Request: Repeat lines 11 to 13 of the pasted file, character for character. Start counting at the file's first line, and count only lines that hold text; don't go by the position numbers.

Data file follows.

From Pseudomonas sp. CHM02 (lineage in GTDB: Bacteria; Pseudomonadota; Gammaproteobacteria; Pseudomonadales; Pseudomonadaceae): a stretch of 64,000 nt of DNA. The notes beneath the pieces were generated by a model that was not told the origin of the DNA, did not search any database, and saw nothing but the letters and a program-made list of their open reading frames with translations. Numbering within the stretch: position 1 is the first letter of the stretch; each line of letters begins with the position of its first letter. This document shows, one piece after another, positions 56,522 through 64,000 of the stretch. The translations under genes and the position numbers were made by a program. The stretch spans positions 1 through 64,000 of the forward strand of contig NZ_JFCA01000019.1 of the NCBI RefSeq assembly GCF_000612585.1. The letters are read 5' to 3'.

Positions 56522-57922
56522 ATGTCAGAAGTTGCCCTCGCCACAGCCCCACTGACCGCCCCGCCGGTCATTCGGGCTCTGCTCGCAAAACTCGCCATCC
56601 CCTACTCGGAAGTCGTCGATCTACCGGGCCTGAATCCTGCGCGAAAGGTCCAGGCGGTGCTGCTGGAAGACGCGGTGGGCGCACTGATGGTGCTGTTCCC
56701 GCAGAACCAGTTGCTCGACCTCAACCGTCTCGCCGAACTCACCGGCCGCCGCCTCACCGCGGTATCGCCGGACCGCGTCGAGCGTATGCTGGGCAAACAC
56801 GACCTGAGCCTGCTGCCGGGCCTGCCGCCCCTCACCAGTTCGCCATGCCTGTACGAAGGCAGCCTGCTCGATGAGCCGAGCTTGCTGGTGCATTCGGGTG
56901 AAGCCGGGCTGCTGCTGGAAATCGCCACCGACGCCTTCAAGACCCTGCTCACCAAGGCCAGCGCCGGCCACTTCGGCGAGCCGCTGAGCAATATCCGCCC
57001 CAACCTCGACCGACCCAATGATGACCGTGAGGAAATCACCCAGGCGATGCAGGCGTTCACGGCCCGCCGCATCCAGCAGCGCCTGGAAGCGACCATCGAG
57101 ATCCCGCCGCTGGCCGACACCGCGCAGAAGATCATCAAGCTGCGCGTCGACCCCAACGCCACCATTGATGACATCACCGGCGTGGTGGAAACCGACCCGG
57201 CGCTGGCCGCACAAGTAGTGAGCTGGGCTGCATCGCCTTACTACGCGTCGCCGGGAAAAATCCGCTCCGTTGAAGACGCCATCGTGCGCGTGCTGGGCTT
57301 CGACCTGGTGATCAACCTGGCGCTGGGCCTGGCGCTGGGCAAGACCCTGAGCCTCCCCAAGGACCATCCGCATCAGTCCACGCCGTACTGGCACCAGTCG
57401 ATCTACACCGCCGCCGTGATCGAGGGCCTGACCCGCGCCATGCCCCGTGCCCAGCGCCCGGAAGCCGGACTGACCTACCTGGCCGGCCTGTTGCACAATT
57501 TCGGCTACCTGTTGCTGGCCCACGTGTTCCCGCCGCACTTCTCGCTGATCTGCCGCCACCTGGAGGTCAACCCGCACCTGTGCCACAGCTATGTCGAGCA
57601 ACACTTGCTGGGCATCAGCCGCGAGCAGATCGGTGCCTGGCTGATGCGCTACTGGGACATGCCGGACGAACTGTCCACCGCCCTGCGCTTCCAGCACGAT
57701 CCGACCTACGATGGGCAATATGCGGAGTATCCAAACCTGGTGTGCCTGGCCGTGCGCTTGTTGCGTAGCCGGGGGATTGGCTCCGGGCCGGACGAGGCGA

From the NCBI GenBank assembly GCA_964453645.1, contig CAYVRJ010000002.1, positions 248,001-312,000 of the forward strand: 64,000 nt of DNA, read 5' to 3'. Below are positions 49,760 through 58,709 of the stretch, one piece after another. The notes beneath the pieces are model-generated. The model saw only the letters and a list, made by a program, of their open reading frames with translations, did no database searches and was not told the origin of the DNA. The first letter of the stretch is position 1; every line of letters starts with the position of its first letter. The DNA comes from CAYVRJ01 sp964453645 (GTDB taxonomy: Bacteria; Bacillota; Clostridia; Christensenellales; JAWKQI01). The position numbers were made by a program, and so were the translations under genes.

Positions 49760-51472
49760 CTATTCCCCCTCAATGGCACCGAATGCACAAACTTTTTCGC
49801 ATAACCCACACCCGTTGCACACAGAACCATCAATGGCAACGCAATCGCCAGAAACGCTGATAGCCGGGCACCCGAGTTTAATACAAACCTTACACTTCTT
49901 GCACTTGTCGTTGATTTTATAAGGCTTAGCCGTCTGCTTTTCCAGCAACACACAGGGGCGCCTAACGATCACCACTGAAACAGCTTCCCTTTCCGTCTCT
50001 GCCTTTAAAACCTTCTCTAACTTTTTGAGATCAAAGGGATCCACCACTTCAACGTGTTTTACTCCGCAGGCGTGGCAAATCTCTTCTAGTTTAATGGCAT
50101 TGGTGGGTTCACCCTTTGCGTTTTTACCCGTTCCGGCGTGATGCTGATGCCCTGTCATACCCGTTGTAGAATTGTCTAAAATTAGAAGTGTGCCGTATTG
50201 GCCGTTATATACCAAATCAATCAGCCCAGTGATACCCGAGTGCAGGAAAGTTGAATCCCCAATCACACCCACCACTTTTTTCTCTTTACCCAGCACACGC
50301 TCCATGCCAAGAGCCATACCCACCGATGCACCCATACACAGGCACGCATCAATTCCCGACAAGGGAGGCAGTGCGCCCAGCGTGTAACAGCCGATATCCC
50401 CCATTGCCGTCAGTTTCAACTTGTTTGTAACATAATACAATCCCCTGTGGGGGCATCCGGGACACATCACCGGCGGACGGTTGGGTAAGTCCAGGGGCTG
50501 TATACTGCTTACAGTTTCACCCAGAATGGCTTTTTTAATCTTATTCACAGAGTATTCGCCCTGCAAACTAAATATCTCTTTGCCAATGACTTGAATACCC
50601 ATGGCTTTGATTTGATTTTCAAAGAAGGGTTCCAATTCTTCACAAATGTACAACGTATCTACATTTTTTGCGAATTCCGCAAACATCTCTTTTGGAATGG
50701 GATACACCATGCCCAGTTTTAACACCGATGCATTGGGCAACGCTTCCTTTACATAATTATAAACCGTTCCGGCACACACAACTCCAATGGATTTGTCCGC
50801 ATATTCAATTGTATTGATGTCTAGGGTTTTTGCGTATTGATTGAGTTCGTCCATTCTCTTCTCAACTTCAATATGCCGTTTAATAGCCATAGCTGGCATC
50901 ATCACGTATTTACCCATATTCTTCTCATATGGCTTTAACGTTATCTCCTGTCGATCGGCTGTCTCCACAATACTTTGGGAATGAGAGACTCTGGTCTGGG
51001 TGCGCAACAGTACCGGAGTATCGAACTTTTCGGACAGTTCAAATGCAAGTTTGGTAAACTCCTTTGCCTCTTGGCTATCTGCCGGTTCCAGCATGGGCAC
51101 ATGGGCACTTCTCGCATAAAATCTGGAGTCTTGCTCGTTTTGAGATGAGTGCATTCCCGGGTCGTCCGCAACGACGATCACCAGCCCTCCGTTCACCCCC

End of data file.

57301 CGACCTGGTGATCAACCTGGCGCTGGGCCTGGCGCTGGGCAAGACCCTGAGCCTCCCCAAGGACCATCCGCATCAGTCCACGCCGTACTGGCACCAGTCG
57401 ATCTACACCGCCGCCGTGATCGAGGGCCTGACCCGCGCCATGCCCCGTGCCCAGCGCCCGGAAGCCGGACTGACCTACCTGGCCGGCCTGTTGCACAATT
57501 TCGGCTACCTGTTGCTGGCCCACGTGTTCCCGCCGCACTTCTCGCTGATCTGCCGCCACCTGGAGGTCAACCCGCACCTGTGCCACAGCTATGTCGAGCA